KANSAS CITY, Mo. — A few years back, I spent some time with Andy Reid reflecting on his fleeting aspirations to a sportswriting career when he was a senior football player at Brigham Young and writing a weekly column for the Provo Daily Herald. Somehow we got talking about how he would have covered these Chiefs teams.
“They’d be fun articles to read. You’d look forward to reading them,” he said, smiling and adding, “They’d be colorful. Colorful. I’d use my imagination and not just write from a script.”
Which begged the question: Why doesn’t that sort of color and Reid’s keen sense of humor show up more often when the Chiefs’ coach speaks with the media?
Answer: Because he appreciates the power of words.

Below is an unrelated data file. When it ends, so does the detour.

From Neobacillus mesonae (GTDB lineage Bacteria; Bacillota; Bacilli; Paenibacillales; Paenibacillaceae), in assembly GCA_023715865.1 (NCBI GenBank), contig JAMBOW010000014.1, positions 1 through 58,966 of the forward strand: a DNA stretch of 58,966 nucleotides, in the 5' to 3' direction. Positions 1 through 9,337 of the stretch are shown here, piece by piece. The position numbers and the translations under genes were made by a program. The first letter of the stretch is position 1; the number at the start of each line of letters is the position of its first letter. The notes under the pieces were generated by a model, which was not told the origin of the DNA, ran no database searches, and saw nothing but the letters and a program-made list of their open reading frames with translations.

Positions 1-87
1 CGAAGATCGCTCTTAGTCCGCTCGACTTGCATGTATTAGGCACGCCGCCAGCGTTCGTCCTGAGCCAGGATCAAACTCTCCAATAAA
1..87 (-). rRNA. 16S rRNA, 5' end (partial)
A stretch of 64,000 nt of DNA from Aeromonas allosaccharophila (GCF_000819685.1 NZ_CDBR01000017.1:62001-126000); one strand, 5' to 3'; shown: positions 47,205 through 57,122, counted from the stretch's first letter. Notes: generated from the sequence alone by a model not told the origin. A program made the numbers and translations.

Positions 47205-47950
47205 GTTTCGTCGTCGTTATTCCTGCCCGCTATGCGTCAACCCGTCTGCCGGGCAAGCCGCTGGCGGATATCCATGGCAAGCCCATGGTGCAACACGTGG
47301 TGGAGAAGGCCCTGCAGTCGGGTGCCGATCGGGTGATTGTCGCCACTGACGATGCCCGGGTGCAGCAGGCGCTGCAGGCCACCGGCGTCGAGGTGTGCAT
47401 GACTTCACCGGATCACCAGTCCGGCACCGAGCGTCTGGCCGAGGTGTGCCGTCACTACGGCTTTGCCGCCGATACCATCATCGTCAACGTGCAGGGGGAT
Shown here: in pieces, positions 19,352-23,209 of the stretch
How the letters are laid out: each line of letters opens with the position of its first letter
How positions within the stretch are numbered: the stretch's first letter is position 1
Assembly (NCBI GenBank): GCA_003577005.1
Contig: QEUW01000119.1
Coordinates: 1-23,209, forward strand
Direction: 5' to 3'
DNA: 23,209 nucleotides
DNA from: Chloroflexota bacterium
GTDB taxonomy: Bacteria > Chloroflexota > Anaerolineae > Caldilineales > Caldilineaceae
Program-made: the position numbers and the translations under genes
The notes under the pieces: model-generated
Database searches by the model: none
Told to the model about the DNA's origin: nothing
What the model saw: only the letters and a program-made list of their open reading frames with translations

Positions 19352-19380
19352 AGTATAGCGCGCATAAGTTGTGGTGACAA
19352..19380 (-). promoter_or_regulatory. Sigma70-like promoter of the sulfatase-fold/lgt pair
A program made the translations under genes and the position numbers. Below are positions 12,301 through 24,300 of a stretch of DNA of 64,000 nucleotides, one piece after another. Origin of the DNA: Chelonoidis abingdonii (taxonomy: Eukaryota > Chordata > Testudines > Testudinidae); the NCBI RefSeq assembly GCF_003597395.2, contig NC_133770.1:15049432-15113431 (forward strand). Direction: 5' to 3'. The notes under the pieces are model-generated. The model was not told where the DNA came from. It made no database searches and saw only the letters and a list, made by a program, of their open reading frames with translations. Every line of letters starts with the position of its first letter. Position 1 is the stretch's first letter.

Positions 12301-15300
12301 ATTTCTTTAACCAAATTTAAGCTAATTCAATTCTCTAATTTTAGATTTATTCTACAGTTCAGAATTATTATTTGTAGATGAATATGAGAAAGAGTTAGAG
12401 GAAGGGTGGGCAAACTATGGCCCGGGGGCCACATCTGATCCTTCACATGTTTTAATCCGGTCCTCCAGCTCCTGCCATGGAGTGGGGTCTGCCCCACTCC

“Words can affect a lot of people. We know that. And the person who has the pen last wins,” he said. “Even if you come back with a rebuttal from my side, it’s not going to hold weight.
“Even if you come back and erase publicly what you said as a mistake, it’s still going to stick with what was originally said and written. So you’ve got to be measured. You’ve got to think before you talk.”
That meticulous approach lends a certain dimension and context to Reid’s public complaints about the eruption of penalty calls against right tackle Jawaan Taylor — complaints that certainly could provoke the NFL to fine Reid for violating its rules against criticizing officiating.
His restraint is such a part of Reid’s public persona that you can know his comments on Sunday and particularly those cranked up to 11 on Monday were purposeful in support of Taylor and questioning a number of debatable calls on him.
It’s not the first time Reid has questioned officials, but he’s typically more nuanced than this:
“They’ve got an eye on him, and they better keep an eye on everybody else, too,” Reid said Monday. “Because it’s to the point of being ridiculous.”
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